This was the largest CTE study released to date. The findings were sobering to many. Of the 177 cases of CTE, 133 were considered severe and the other 44 were deemed mild. One hundred-ten of the 111 NFL players showed signs of the disease. Only three of 14 who had played through high school were diagnosed with the disorder and all of them were mild cases. Ninety percent of those who played through college were diagnosed with CTE, along with 64% of semi-professional players and 87% of the CFL players, the majority of them with severe cases.

Based on interviews with the families, 96% of the mild cases had significant behavioral and/or mood symptoms and 85% presented had clear cognitive symptoms, such as confusion, dizziness, and memory loss. One-third of those with CTE had signs of dementia. In comparison, 89% of those with severe cases had behavioral and/or mood symptoms, 95% had cognitive symptoms, and 85% had signs of dementia.

The median age of death of all participants in the study was 66. The youngest subject died at 23 and the oldest at 89. The median age of those with mild cases was 44, while the median age of those with severe cases was 71.

One of the reasons for the discrepancy, say researchers, is that those with mild cases, while maintaining many cognitive functions, struggled much more with depression, anxiety, aggression, and impulse control. The most common cause of death in the mild cases was suicide (27%), while neurodegenerative diseases such as dementia, Alzheimer’s and Parkinson’s were the most common cause of death in the severe cases.

Researchers say it is a common misconception that big, forceful contact is the most dangerous and most likely to cause head injuries. While the forceful blows are by definition harder than others, they are also much less frequent. Many who study brain trauma say that the accumulation of seemingly benign, non-violent blows, rather than the head-jarring concussions alone, are more likely to cause CTE.

A study compiled by researchers at Stanford University showed that a college offensive lineman sustained an average of 62 of these non-violent hits in a single game. Each one came with an average force on the player’s head equivalent to driving his car into a brick wall at 30 miles per hour.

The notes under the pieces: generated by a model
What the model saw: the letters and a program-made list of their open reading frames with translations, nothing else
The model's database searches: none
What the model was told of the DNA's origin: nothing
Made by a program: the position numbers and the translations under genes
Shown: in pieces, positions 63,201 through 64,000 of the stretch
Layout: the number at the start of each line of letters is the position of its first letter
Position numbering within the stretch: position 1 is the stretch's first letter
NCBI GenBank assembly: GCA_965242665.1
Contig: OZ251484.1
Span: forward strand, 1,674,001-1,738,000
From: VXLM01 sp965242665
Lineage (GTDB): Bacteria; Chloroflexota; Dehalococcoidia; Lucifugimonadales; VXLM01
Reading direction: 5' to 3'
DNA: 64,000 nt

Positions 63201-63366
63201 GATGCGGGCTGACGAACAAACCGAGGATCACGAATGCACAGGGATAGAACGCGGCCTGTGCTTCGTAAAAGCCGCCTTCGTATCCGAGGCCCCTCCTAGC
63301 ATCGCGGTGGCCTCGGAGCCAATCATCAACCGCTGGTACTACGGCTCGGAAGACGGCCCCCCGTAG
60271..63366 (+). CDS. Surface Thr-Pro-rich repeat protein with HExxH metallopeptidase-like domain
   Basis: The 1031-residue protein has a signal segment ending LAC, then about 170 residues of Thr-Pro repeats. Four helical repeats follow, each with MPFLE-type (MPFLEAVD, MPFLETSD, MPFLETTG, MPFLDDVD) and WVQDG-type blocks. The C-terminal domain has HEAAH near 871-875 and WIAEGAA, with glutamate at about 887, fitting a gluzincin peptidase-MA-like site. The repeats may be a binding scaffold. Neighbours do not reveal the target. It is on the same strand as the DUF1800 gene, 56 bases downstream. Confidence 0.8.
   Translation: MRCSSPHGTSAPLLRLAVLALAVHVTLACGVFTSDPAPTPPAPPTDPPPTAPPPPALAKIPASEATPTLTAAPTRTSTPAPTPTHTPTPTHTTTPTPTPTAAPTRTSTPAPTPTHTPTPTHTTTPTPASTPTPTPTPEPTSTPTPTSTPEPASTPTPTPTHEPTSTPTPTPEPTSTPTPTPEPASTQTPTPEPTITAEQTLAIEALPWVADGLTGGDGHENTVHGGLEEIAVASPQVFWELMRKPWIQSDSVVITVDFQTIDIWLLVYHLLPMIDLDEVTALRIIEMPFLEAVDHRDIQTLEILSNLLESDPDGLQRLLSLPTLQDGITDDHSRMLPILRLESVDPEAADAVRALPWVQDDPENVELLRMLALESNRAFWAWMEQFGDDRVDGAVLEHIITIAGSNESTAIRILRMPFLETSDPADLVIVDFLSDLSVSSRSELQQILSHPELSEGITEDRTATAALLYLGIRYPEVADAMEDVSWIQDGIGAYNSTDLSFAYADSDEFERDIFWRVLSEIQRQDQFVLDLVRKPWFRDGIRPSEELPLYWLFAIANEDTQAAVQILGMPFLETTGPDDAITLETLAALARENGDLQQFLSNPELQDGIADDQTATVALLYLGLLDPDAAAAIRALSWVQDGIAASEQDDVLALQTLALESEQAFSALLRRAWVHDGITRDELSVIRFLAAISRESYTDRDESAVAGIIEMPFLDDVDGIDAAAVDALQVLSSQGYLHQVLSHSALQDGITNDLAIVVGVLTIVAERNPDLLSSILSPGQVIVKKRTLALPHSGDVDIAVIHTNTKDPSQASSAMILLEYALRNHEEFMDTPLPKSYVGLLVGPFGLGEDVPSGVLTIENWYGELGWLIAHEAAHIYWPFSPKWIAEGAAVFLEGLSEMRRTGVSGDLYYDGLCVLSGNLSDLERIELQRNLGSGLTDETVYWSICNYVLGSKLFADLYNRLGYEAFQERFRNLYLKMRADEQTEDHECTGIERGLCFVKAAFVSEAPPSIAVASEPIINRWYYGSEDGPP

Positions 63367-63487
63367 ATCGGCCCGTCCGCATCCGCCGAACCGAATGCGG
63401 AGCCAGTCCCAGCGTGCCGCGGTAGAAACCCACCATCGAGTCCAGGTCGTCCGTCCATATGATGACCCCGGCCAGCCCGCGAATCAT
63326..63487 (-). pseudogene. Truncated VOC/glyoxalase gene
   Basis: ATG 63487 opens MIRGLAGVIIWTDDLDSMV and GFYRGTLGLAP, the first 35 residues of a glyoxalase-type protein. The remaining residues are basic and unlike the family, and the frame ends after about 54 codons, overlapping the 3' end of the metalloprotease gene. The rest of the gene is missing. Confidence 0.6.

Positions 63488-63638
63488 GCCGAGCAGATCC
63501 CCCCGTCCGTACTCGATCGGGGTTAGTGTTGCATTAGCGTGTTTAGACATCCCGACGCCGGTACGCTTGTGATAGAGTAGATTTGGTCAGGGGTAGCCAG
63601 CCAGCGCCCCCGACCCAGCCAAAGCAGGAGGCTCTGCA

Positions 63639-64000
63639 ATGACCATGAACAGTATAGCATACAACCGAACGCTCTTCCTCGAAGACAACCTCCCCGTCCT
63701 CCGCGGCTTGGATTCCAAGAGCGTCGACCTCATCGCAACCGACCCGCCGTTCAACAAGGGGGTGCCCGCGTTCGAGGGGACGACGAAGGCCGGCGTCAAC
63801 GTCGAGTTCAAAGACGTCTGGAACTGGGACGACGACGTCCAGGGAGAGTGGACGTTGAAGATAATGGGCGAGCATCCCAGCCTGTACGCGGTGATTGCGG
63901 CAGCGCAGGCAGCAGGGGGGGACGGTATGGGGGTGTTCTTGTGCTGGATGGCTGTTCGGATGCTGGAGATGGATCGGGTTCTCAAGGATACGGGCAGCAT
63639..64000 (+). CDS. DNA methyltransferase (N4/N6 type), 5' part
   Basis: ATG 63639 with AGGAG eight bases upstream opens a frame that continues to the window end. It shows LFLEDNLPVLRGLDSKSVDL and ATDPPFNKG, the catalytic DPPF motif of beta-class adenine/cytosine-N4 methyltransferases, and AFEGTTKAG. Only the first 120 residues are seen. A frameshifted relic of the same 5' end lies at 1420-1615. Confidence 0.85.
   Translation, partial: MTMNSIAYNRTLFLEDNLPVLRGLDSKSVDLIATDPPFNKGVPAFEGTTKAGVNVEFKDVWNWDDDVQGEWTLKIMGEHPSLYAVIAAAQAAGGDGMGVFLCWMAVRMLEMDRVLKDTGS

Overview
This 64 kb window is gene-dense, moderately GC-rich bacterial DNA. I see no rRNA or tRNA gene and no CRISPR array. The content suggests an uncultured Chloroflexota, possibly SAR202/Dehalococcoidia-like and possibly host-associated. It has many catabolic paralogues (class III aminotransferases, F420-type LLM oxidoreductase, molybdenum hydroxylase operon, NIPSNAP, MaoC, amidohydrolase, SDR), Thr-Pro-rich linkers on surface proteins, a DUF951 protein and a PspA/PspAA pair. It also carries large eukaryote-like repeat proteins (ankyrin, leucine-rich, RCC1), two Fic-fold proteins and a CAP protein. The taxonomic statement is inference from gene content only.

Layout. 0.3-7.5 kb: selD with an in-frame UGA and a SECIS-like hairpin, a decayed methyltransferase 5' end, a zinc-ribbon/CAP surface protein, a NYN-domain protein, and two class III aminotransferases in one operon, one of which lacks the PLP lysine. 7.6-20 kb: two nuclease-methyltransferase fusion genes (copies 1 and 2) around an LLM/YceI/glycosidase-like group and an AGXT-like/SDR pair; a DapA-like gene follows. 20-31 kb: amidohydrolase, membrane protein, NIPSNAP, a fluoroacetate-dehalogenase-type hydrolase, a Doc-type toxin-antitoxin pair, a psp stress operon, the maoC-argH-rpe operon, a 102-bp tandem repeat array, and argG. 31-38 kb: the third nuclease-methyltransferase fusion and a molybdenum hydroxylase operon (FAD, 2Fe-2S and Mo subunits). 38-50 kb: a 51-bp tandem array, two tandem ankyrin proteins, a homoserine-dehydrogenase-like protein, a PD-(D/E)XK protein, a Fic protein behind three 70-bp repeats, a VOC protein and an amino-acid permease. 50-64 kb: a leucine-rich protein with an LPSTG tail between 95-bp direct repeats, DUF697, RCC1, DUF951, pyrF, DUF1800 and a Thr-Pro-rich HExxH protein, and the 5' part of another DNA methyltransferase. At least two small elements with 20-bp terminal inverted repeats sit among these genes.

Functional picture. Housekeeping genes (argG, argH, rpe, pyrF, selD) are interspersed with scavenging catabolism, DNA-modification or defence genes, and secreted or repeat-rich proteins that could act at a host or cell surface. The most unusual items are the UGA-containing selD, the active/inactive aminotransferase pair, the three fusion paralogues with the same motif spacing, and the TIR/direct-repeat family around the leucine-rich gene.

In 2015, the Mayo Clinic funded a study that looked into the assumption that CTE was largely a football or professional athlete problem. Brains from 66 men who had participated in contact sports as youths, but did not play collegiately or professionally, were donated to the Mayo Clinic brain bank for research. Twenty-two of the 66 showed signs of CTE.

For comparison, researchers also evaluated the brains of 198 people who had no record of participating in contact sports and found none of them showed signs of CTE. The project’s researchers said while the findings were “surprising,” the analysis was too small to make large assumptions.

Dr. McKee said the same about her study, adding that it is important to do more research and not focus on a single pathology. While the data in this study is alarming, Dr. McKee and others say, the subjects studied all played football in the 1950s, ‘60s, ‘70s, ‘80s, and ‘90s, when there was not the same awareness, protocols, or equipment for those playing the game today.

Dr. McKee and her colleagues are working to understand more about CTE and who is most susceptible. Factors include lengths of exposure to head trauma, age of first exposure, and lengths of playing careers. The average exposure among the 202 men in Dr. McKee’s study was 15 years.

While contact football still exists from elementary through middle school, many youngsters now are avoiding it until high school, opting instead for flag football to minimize their exposure to head trauma, especially in the earlier years.